Major Swansea conference on legal highs and new and emerging drugs
THE wave of new drugs coming into Wales could be an even bigger problem than meow meow, according to one of the country's leading experts.
Delegates from across Britain and Ireland are meeting in Swansea today to discuss the growing problem of "new and emerging" drugs and so-called legal highs.
The past 12 months has seen a surge in the use of such substances in communities across South Wales, including Swansea, Llanelli, Barry and Newport.
Many of the drugs are manufactured in labs overseas — especially in China — and sold online with no controls.
Ifor Glyn, chief executive of Sands Cymru — formerly the Swansea Drugs Project — said there was growing concern about the harm that could be caused by the new drugs.
He said: "Legal highs or new and emerging drugs could become a real problem in Wales — even greater than what we have seen with mephedrone — meow meow. There are so many new drugs available and they are so easy to get hold of.
"Helping agencies and the police were caught out by the way mephedrone become so widely available during the past 18 months in parts of Wales — we must be more prepared for the emergence of any new drugs and the associated physical and psychological health problems and the drain on police resources.
"These new drugs are appearing regularly and we do need to be in a position to prevent, treat and apprehend. We cannot afford to just ignore the issue."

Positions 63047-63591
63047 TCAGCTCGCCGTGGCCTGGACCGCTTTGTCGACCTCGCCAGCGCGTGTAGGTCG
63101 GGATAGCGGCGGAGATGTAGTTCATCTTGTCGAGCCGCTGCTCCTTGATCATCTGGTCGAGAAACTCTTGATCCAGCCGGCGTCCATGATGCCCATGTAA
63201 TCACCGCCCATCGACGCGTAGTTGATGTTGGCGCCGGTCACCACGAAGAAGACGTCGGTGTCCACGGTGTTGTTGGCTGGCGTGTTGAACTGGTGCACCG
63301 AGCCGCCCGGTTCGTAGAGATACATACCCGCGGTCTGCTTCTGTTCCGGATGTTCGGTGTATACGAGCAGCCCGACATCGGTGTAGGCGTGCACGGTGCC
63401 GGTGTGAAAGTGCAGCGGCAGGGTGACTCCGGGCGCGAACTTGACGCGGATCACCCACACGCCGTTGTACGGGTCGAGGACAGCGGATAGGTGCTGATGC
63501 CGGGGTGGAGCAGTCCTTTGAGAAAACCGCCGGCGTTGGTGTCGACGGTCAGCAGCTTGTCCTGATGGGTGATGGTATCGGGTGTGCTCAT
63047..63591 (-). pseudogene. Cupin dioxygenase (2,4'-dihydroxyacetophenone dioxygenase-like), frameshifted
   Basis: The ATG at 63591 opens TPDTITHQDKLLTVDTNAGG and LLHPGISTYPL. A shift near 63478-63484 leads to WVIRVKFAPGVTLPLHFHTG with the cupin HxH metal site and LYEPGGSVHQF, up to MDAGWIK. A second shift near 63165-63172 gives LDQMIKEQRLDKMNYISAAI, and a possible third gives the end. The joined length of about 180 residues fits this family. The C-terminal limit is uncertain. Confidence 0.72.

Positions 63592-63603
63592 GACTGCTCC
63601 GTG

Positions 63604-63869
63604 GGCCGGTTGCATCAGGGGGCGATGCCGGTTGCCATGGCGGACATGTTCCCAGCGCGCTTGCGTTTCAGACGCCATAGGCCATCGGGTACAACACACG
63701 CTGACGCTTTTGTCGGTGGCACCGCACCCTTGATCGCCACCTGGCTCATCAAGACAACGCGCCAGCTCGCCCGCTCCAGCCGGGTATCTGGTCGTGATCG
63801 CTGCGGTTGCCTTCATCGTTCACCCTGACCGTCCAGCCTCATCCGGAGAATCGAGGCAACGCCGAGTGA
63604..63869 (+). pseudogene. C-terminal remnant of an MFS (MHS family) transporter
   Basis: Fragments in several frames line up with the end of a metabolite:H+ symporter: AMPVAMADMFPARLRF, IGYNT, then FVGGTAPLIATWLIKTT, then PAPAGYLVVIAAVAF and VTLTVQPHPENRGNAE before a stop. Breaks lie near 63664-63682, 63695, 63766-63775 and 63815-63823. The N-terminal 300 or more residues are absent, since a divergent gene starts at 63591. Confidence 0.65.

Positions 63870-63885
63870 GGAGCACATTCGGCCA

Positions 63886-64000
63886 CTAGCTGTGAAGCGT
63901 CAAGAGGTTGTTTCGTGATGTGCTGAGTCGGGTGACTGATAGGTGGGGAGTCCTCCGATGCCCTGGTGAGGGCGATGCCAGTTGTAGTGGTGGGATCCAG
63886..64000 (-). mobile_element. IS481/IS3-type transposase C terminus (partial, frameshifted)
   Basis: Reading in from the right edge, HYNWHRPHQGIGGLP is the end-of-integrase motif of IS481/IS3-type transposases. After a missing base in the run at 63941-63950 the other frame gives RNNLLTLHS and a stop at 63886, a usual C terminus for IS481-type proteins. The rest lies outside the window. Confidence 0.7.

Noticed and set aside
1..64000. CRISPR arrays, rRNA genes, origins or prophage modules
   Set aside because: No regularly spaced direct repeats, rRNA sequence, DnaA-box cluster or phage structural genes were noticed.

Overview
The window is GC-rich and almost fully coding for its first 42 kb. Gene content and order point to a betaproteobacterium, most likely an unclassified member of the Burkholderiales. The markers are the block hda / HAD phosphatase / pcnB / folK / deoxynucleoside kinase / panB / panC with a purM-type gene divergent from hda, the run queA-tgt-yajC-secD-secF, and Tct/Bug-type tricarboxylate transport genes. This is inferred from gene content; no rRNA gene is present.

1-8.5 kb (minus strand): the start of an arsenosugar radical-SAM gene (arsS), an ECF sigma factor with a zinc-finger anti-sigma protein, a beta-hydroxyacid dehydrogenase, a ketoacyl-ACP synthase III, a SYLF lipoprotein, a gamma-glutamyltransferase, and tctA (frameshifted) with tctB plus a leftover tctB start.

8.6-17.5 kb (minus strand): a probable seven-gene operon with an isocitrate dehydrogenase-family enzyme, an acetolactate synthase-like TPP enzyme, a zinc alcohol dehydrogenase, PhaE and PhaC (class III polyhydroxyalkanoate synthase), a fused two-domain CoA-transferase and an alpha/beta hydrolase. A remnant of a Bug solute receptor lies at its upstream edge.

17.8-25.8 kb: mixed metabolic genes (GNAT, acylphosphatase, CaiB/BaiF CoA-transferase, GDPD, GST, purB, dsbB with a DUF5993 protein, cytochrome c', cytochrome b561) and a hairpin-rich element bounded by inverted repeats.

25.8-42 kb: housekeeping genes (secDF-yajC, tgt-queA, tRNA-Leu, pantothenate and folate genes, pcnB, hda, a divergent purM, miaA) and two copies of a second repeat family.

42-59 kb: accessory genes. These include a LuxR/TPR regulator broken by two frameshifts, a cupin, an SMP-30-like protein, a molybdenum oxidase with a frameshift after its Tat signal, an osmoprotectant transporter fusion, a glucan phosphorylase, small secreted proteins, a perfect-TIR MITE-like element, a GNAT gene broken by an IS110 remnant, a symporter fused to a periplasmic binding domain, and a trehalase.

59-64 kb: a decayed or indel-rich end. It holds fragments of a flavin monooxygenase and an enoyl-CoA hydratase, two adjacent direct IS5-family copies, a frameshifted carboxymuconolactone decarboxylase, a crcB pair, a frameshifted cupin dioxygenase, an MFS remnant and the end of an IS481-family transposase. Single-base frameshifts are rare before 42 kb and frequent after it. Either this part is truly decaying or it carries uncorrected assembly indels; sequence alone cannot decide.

New and emerging drugs are chemicals which alter the normal brain functioning and are not controlled by existing drugs laws.
Many are labelled as plant food, bath salts or "not for human consumption" as a way of getting around the UK's medicine laws.
Often there is no way of knowing what chemicals are in the drugs, how pure they are or what effect they were have on those who take them.
According to the European Monitoring Centre for Drugs and Drug Addiction, the number of these new drugs has risen from 13 in 2008 to more than 70, while the number of websites selling them has rocketed from 170 to 690 in the last two years.
Today's conference in the Marriott Hotel will hear from leading experts from all over the UK and Ireland regarding the extent of the problem, the effects of these drugs, enforcement and alternative strategies.
Mr Glynn said: "These drugs do pose new risks and challenges.
"It's not a matter of if but when we see the effects on individuals and communities in Wales. It is already a problem and is likely to get worse."